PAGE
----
What started as a formal presentation to the Duke Marketing Club quickly evolved into an informal, sitting-on-the-edge-of-the-desk conversation between McKinney Chief Creative Officer Jonathan Cude and the students in attendance. Instead of fancy charts and wanking on about creativity, Cude opted to get real, real fast.
“The truth is, people don’t care about brands, they care about themselves,” he said, and students readily agreed, stating they are not loyal to brands like generations before. “As a marketer, if you haven’t tied your brand to a person’s hopes, dreams and desires, nobody will give a shit.”
He shared Laslow’s hierarchy of needs. Essentials like breathing, food, water, sex and sleep make up the base of the pyramid, with things like security, health, friendship and family in the middle, followed by self-esteem, confidence, morality, creativity and spontaneity at the top.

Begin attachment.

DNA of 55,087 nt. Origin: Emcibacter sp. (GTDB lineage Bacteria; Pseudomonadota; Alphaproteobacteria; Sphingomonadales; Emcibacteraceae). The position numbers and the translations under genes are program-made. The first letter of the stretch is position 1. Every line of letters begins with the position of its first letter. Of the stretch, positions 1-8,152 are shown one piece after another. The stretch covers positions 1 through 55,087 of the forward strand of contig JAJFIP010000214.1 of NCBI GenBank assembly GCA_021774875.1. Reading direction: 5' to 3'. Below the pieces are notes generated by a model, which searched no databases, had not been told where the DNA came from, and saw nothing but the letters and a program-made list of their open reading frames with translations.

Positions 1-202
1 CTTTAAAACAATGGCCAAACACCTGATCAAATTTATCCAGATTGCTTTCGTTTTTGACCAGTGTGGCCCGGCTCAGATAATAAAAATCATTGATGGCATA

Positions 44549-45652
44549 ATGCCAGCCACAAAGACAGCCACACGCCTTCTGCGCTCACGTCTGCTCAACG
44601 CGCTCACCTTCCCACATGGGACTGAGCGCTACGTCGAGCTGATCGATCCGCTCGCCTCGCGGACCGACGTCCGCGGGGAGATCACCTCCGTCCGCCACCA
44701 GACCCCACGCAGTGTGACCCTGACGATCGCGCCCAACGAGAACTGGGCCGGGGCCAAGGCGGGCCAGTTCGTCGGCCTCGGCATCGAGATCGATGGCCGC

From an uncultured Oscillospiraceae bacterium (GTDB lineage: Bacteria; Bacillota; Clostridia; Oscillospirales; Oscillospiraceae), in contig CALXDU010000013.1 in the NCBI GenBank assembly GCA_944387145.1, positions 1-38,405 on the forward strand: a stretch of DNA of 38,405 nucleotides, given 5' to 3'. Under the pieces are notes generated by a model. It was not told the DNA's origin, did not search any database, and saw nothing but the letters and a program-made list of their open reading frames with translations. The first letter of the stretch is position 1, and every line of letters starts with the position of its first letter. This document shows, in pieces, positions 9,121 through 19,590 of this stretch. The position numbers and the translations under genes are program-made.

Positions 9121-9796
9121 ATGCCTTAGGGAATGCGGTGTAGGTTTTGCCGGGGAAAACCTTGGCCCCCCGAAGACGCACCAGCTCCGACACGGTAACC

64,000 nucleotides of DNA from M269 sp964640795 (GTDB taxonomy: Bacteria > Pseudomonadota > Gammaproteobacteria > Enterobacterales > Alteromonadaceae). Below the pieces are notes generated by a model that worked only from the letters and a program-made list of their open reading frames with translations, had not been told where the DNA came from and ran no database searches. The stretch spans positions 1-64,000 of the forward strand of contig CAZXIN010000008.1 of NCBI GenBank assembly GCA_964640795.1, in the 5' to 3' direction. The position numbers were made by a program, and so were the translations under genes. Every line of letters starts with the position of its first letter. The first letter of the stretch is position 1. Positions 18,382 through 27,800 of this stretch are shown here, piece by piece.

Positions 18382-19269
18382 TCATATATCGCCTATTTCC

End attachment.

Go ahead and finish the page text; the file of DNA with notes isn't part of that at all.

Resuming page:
“There are only a certain number of things people really want (or need) from life — let alone from a brand,” he said. “The strongest brands get this. That's why they connect what they do with fulfilling at least one of those needs. And the higher up you go on the pyramid, the better your chance to make an emotional connection.”
Cude shared campaigns he admired, and he talked about a couple that flatlined with consumers. And students were quick to point out why. They were Dukies, after all.